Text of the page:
This Project investigates how the brain computes the values that rewards have for other people. While the prior two Projects study social decision-making that is based on the value that stimuli have for the person making the decision, this Project 3 studies decisions about the values rewards have for another person. Examples include altruistic behaviors, such as sacrificing food for a child or giving a donation to charity, but also encompass strategic and manipulative behaviors, such as a car salesman's need to figure out how much a customer might value a used car. These abilities are related to empathy and theory-of-mind, likely rare in other animals, and feature pronounced individual differences that can merge into pathology in mental illnesses such as autism. This Project will use the same computational framework as in Project 1, dissecting the neural signals that correlate with the value of decisions benefiting others at the time of choice, and with the values of the outcomes of those decisions (seeing somebody else get a benefit as a consequence of your decision). Only a handful of studies have addressed this topic, yet like the observational learning topic of Project 2 it is ubiquitous in human behavior. This Project continues our multimodal approach, using both fMRI and electrophysiological recordings, and investigating both humans and monkeys.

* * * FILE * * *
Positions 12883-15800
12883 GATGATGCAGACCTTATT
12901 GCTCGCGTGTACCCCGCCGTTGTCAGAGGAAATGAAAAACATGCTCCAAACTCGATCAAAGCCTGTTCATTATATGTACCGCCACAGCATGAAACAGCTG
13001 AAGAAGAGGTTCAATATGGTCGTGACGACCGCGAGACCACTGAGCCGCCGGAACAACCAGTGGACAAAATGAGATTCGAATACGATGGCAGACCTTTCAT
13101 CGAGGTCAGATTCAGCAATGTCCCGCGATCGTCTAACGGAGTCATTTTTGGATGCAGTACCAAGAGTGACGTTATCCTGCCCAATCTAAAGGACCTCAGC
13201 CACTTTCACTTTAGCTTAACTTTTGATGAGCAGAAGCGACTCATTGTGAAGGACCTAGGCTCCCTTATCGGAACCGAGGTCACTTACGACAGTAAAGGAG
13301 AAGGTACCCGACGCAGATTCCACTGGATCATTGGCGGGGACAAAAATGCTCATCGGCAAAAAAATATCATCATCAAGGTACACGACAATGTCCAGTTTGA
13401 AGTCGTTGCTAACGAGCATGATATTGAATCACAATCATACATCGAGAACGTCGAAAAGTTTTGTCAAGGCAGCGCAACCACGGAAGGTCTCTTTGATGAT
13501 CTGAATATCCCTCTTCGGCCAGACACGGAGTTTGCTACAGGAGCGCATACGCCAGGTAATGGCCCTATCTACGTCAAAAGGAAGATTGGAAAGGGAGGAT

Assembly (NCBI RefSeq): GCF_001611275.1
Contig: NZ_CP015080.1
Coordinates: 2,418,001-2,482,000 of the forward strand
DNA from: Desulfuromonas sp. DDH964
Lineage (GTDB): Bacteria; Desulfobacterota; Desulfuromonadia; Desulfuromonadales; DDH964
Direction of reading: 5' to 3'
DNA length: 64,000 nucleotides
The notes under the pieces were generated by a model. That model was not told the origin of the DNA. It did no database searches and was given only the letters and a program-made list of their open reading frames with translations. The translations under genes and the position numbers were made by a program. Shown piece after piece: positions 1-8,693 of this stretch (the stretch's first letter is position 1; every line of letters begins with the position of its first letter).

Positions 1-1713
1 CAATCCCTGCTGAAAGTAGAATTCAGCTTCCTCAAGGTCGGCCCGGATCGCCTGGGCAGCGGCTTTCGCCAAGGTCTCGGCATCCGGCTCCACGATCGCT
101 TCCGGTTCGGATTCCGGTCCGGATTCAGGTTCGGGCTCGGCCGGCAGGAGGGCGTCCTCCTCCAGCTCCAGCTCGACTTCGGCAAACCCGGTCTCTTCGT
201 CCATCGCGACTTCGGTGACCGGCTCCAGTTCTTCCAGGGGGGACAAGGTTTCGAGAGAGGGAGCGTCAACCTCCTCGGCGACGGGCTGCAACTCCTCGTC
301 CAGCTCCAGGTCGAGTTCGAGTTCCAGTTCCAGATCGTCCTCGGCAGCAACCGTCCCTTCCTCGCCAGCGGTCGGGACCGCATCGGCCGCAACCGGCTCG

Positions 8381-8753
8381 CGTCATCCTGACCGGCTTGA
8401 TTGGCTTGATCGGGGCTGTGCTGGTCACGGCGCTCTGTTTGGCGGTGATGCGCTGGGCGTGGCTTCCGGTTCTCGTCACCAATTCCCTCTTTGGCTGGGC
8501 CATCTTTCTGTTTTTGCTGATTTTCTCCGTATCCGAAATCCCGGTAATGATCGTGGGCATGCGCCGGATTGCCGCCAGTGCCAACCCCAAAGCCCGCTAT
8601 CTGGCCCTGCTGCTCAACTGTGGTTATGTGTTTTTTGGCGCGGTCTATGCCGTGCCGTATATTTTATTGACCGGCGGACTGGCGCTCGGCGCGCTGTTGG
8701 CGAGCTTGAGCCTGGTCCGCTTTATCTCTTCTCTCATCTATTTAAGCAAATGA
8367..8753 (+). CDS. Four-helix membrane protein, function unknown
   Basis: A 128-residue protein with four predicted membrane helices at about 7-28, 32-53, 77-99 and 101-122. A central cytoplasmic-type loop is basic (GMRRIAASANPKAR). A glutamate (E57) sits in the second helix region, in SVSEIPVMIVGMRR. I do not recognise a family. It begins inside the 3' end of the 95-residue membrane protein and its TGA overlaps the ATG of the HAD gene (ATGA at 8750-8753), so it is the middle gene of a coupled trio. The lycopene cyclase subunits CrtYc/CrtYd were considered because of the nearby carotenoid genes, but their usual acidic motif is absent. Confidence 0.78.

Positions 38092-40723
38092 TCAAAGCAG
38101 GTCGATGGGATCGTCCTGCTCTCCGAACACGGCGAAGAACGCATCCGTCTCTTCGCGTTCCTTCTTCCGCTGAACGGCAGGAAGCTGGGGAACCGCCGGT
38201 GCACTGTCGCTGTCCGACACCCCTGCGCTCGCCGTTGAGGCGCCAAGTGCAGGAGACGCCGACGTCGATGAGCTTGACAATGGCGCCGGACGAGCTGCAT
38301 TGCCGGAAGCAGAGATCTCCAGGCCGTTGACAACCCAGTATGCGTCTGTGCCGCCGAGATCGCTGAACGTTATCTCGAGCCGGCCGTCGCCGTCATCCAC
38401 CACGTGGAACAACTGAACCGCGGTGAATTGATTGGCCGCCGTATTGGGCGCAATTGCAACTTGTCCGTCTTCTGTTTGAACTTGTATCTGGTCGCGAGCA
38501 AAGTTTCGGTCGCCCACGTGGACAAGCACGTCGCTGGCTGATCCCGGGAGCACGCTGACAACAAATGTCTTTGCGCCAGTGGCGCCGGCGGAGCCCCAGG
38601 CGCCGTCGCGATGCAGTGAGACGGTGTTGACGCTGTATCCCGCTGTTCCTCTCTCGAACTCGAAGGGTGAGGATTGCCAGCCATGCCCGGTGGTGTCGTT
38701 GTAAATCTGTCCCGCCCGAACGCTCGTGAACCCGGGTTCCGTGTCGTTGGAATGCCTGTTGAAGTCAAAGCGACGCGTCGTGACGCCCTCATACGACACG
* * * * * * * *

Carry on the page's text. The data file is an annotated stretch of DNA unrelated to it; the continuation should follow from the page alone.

Two Specific Aims compare the neural mechanisms behind processing decision values and experienced values for oneself, or for another person.
A third Aim i nvestigates how these mechanisms may be modulated by social context: if the other person is a stranger or familiar, or if they are judged to be deserving or not, and if the subject herself is being watched by others or not. A final fourth Aim leverages the data from Core 3 in an exploratory investigation of individual differences.

Public Health Relevance

Many mental illnesses are associated with the most disabling dysfunction in the social domain. In terms of the processes investigated in this Project 3, these are thought to be abnormal in diseases such as fronto-temporal dementia, autism, and psychopathy. This Project will have relevance for the ultimate diagnosis, management and treatment of such disorders.

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California Institute of Technology
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